Image By: Plastics News/ Bob Moser A sign at a Carrefour supermarket in Brazil claims the chain was the first Brazilian supermarket to "abolish plastic bag use," and cites environmental statistics on plastic. The policy is no longer being enforced.
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Topics Government & Legislation, Latin America, South America, Grocery bags, Packaging, Film & Sheet
SÃO PAULO, BRAZIL -- It took less than a year for residents of São Paulo, the world's eighth most populous city, to squash a new state law eliminating free plastic grocery bags, loved locally as mini trash can liners. But a growing number of smaller cities around the country have embraced similar laws, and a handful of other Brazilian states introduced plastic bag bans in late 2012 that have held firm.
São Paulo state's plastic grocery bag ban, introduced in January 2012 after being agreed to in May 2011 by the state's governor and supermarket trade association, kicked off a tug of war last year between consumers that felt they were being cheated by grocers, and public officials citing evidence of plastic bags' environmental burden, and their legitimate role in flooding problems in storm drains.
The goal was to drastically reduce the amount of single-use plastics bags that end up in São Paulo's garbage. Public statistics show that more than 2.4 billion plastic bags are consumed each month in the state, 90 percent of which end up in the trash.
A vast majority of Brazilians do get second use out of their grocery bags as liners for small trash cans, which are common throughout the home and office. The habit of carrying cloth bags or pulling small metal carts to weekly neighborhood produce fairs is ingrained for most Brazilians, and it was assumed transitioning this custom to grocery stores would come easy.
When the law took effect on Jan. 25, 2012, all grocery stores in the state had to offer customers heavy-duty reusable bags for purchase, biodegradable plastic bags sold at cost for BRL0.19 (US$0.10), or cardboard boxes for free, if the store had them available. Free plastic bags were no longer available.
Within two weeks, São Paulo's state prosecutors office and consumer rights agency Procon intervened in response to public complaints, mandating a 60-day buffer for markets to offer free bags or boxes to consumers that didn't bring their own. The issue bounced back and forth among state courts for months.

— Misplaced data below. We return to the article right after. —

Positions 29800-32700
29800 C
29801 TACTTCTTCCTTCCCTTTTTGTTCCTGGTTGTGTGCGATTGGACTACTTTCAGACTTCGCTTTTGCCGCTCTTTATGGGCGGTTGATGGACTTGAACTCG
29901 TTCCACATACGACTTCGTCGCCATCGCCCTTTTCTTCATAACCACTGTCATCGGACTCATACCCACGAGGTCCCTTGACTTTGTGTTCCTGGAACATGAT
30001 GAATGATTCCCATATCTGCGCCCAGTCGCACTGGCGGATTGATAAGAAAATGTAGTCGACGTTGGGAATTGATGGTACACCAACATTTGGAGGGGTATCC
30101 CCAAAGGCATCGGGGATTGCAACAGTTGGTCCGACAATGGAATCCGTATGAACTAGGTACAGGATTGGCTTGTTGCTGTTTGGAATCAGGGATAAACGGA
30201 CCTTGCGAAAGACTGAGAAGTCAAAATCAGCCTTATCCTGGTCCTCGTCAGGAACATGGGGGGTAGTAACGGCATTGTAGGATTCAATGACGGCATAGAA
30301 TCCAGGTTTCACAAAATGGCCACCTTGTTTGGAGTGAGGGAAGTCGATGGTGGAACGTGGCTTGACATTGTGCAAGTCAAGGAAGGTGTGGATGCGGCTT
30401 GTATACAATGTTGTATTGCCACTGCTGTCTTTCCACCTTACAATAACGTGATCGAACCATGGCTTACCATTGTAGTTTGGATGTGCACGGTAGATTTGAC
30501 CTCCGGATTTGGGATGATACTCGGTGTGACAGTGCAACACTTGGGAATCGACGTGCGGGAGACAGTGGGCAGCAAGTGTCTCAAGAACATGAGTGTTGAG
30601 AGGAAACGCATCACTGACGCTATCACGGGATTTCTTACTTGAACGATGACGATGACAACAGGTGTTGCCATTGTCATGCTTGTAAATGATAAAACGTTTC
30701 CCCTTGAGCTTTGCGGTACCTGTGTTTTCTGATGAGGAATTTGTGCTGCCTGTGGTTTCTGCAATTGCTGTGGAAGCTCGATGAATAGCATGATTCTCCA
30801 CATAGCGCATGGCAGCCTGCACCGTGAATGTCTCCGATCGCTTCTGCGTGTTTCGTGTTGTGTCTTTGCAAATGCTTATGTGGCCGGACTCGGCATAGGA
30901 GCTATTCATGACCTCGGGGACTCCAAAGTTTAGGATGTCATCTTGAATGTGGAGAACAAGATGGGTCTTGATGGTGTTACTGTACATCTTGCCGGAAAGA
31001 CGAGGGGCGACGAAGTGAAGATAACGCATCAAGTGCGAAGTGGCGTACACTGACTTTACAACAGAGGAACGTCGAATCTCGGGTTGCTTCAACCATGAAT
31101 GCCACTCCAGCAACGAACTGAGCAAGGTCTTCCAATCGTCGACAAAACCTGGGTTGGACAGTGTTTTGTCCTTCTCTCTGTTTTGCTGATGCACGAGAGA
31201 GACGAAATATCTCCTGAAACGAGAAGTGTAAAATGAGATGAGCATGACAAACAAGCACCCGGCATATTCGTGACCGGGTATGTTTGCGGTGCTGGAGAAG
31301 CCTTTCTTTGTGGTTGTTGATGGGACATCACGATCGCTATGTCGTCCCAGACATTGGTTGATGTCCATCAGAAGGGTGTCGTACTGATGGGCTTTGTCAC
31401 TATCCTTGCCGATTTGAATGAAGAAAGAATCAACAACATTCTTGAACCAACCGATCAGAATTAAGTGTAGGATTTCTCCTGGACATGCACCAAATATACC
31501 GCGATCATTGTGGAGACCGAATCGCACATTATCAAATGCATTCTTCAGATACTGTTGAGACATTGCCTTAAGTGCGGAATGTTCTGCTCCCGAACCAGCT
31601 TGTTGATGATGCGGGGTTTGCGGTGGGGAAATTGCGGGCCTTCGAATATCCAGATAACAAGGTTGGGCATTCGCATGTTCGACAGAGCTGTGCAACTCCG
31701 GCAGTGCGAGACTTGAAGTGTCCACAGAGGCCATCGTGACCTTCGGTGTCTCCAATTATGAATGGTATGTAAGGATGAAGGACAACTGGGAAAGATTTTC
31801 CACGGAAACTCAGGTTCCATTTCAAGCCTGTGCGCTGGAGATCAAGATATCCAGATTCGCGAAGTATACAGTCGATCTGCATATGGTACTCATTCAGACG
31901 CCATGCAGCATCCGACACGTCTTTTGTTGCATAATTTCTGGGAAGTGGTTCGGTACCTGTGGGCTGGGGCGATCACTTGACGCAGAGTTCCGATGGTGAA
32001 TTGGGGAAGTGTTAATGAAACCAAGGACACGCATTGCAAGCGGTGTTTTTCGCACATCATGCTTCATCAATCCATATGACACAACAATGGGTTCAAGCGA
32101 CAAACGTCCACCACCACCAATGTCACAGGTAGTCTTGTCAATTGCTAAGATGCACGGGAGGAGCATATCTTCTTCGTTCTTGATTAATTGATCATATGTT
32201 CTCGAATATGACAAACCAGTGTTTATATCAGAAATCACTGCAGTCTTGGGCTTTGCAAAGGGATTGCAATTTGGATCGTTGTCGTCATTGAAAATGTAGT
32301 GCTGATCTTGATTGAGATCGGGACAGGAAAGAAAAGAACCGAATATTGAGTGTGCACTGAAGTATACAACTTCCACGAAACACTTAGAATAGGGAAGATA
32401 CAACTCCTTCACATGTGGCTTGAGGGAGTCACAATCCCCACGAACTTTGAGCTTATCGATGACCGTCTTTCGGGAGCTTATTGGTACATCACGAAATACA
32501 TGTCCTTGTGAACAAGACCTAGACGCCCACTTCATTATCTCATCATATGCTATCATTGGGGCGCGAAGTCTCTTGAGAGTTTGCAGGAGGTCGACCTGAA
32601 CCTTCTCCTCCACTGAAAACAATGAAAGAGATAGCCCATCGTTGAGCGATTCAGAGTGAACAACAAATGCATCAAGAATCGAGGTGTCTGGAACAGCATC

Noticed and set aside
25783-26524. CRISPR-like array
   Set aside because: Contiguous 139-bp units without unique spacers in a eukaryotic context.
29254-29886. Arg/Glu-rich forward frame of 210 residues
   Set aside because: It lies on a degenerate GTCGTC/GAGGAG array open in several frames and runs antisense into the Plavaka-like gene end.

São Paulo markets were no longer obligated to provide free bags as of September 2012, but the state's supermarket trade association said its member-stores would continue with the traditional free bag and pursue "gradual change" in bag consumption, though no timeline was offered.
Other states followed São Paulo's lead in 2012, but passed plastic bag bans that have avoided consumer pushback by making stores responsible for cost.
Goias state's recently passed law, which will take effect in June, requires all food vendors to offer only biodegradable plastic bags at no cost to shoppers, or face thousands of dollars in fines. Espirito Santo state passed a similar law in late 2012.
The supermarkets association of neighboring Minas Gerais state won a January injunction in federal court to retain the option of charging BRL0.19 per biodegradable bag. The federal judge said that charging for bags would encourage consumers to make more environmentally conscious choices, and when a conflict arises between environmental protection and consumer choice, the court should favor the environment.
Others have declined to follow the trend. Parana state Gov. Beto Richa vetoed a bill in early 2012 that would have banned non-biodegradable plastic bags, proposing instead for funding public education efforts to gradually reduce plastic bag use over the next decade, voluntarily.